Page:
Why Write Poetry

First, a disclaimer:  I am in no way an authority on poetry; it is just something I happen to do… a lot.  In fact, my original blog, One Woman’s Quest, is dedicated to my poetic escapades.

A cancer scare prompted me to start writing a blog in the first place – I needed somewhere to process the panic of awaiting post-lumpectomy results (five weeks, in my case, as it was over Christmas holidays.)   By the time I got the all-clear, I was well launched into my writing practice. Early posts are all primarily nonfiction, and based on daily inspirational readings, and then;  life turned another corner, and illness struck again.

This time, I was not so lucky – I lost my ability to work, drive, read, watch television, interact with others, and everything else short of self-care.  It was devastating, but one ray of light gave me hope.  I could still write.

The intensity of my grief could not find sufficient expression in sentence and paragraph form, and thus a poet began to emerge – the words, like miniature life rafts, wafted in and out of my mind begging for release.  I gave them expression, and it was as if a hidden damn had broken and images and dreams poured forth and I could barely keep afloat of the burst of creative energy.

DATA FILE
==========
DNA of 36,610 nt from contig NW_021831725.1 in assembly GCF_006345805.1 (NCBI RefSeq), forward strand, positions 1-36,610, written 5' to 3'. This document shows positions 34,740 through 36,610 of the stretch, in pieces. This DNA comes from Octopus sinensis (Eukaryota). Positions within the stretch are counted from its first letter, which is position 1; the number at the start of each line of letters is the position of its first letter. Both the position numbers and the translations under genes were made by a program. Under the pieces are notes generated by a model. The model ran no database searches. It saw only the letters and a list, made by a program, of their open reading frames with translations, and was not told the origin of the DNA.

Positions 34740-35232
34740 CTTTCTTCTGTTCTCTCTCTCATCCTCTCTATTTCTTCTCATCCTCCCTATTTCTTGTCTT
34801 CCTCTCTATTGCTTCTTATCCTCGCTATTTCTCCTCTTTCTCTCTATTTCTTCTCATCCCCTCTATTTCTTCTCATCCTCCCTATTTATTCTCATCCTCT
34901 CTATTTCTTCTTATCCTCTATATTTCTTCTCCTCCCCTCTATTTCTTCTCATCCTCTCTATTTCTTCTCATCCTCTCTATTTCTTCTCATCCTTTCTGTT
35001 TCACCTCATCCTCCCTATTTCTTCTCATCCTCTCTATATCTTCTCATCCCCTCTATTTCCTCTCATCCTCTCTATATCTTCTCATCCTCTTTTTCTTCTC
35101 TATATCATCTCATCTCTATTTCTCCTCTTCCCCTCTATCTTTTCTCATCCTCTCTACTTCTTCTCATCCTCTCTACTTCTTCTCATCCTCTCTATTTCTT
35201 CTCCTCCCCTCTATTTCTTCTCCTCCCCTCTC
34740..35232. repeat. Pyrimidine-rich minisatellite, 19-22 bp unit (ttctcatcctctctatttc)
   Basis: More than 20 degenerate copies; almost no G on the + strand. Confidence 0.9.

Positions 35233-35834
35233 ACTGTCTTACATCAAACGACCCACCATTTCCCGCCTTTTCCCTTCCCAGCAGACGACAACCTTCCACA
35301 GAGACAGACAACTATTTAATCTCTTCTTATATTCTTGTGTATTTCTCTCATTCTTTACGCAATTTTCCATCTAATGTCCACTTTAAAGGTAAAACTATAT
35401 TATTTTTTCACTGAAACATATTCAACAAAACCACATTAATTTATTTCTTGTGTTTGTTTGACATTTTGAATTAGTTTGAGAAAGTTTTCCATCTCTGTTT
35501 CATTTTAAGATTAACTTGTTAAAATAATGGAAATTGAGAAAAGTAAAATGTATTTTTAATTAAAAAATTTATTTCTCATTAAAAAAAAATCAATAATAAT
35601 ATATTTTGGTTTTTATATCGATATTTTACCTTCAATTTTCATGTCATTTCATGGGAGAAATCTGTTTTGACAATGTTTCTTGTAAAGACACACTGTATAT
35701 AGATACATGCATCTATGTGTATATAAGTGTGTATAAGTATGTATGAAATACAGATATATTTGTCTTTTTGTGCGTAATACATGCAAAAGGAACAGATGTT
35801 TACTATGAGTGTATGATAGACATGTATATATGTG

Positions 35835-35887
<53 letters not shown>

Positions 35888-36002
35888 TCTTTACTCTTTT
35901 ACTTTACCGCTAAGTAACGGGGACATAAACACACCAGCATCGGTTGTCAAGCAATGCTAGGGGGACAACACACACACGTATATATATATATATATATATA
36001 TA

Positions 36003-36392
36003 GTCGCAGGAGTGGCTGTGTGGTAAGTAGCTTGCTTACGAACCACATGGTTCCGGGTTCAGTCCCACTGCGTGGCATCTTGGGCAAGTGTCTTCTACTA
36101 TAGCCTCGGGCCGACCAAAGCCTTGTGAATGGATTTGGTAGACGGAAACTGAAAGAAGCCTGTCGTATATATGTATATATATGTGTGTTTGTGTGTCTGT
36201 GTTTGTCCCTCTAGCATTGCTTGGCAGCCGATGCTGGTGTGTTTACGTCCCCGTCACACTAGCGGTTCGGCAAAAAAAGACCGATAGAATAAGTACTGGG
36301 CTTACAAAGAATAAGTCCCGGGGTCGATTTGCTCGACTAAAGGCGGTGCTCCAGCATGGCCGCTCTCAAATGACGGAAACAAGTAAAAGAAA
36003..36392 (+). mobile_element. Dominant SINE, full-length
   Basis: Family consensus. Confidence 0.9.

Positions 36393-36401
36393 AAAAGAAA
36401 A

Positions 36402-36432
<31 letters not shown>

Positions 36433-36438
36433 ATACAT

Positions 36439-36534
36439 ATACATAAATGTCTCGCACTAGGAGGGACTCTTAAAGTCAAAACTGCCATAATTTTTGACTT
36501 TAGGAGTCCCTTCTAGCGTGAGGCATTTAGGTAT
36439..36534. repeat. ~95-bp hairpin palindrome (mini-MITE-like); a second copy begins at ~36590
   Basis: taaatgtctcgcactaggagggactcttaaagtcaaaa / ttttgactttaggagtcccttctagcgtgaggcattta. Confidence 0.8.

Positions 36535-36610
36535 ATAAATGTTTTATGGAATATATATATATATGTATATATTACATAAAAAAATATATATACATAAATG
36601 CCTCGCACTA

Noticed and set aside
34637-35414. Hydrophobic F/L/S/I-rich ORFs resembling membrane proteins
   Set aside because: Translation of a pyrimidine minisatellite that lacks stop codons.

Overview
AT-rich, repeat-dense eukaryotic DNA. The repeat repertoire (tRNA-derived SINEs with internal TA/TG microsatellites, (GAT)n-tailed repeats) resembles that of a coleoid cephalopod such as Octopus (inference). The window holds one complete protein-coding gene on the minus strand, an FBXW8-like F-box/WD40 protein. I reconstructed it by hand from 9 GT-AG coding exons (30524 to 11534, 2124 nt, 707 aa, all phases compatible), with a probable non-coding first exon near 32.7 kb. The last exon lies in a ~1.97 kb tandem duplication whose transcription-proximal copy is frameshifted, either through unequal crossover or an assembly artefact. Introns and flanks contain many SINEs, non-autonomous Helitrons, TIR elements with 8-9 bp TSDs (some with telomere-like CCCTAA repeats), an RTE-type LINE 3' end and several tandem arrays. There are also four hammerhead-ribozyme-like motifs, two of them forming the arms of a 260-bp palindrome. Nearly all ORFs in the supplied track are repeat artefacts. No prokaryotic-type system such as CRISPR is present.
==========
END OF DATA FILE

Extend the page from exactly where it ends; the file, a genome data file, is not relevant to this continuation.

To date, I have written hundreds of poems, some palatable, some not, but all with a very distinct purpose – to heal from within.

Today, I had a further revelation about why I write poetry.  It came after posting my latest composition:  Heartquake.

Writing poetry requires me to be more precise and efficient with my words.  It demands a standard of accomplishment, and pushes me to reach deeper inside.

When I am faithful to the art form, I am stretched to demonstrate insight and transformation.

Perhaps, most importantly, poetry is intended to provoke a response, to trigger emotion and stir the unconscious.  In rereading Heartquake,  I had an aha moment:  there between the lines, I recognized that fatal flaw of character that haunts me so insidiously.

Can you spot it too?  I won’t confess it here, the point of this post being why I write poetry.  Suffice to say, poetry has power – to inspire change –  and that makes its effort, all the more worthwhile.

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Permission to write, paint, and imagine are the gifts I gave myself when chronic illness hit - a fair exchange: being for doing. Relevance is an attitude. Humour essential.

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